Germany and Switzerland should revoke financial guarantees they gave to some local banks because the measures could lead to “greater risk-taking,” the Financial Stability Board said in a report published on its website.
Such guarantees amount to “unlimited” protection of bank deposits from loss and “should be avoided,” the FSB said in the report, which examines national programs to protect savers.
The unlimited guarantees apply to German cooperative and savings banks and some Swiss cantonal lenders, according to the group, which includes regulators, central bankers and finance ministry officials from the Group of 20 countries.
Nations rushed to guarantee bank deposits in response to the worldwide credit crunch that began in 2007 and prevent bank runs.
Batelco Exits India After Supreme Court Cancels Phone Licenses
Bahrain Telecommunications Co. sold its stake in an Indian mobile-phone operator after the nation’s top court last week canceled licenses in a corruption probe.
Batelco, as the Manama, Bahrain-based company is known, sold its entire 42.7 percent stake in STel Pvt. to Sky City Foundation Ltd. for $174.5 million, it said in a statement Feb. 7. The Middle Eastern phone company and Dubai-based Millennium Private Equity invested $225 million in the Indian venture when they entered the country in January 2009.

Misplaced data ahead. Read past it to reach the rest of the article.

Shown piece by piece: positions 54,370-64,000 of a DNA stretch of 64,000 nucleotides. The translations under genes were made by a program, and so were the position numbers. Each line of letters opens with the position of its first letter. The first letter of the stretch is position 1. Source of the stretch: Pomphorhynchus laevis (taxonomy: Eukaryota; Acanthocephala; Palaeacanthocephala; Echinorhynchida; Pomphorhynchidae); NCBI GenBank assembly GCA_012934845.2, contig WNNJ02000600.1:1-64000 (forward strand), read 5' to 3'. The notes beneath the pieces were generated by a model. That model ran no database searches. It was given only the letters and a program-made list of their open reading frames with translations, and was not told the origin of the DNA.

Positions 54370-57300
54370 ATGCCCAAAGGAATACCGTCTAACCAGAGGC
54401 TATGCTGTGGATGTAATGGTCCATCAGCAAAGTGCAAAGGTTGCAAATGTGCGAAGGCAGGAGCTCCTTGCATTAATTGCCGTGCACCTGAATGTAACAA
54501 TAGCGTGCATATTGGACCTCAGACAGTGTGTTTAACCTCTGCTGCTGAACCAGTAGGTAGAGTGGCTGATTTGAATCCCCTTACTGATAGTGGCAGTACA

Batelco’s exit is the first by a foreign investor after India’s Supreme Court on Feb. 2 canceled wireless permits won by 11 companies including STel in a 2008 sale, which is being probed by federal auditors and investigators. The Supreme Court ruling came 14 months after India’s chief auditor said the sale at “unbelievably low” prices may have cost the exchequer as much as $31 billion.
The court asked the Telecom Regulatory Authority of India to recommend the next course of action, which could include an auction for the permits.
Greece’s Antitrust Regulator Fines PepsiCo 16.2 Million Euros
The Hellenic Competition Commission, Greece’s antitrust regulator, fined PepsiCo Inc’s Greek snack unit, Tasty Foods, 16.2 million euros for abusing its dominant position in the market in the period 2000 to 2008.
Nearly 12 million euros of the fine was for abusing its market position while the remainder was for infringements related to restricted agreements, according to a statement on the Athens-based regulator’s website yesterday.
UBS Employee Tax-Evasion Probe Dropped by German Prosecutors
German prosecutors dropped a probe into three employees at UBS AG, Switzerland’s biggest bank, over allegations they helped clients evade taxes by hiding money in Switzerland.
A four-year-old investigation that included searches of offices and private property didn’t support allegations initially made in a television-news report, prosecutors in Mannheim said in an e-mailed statement.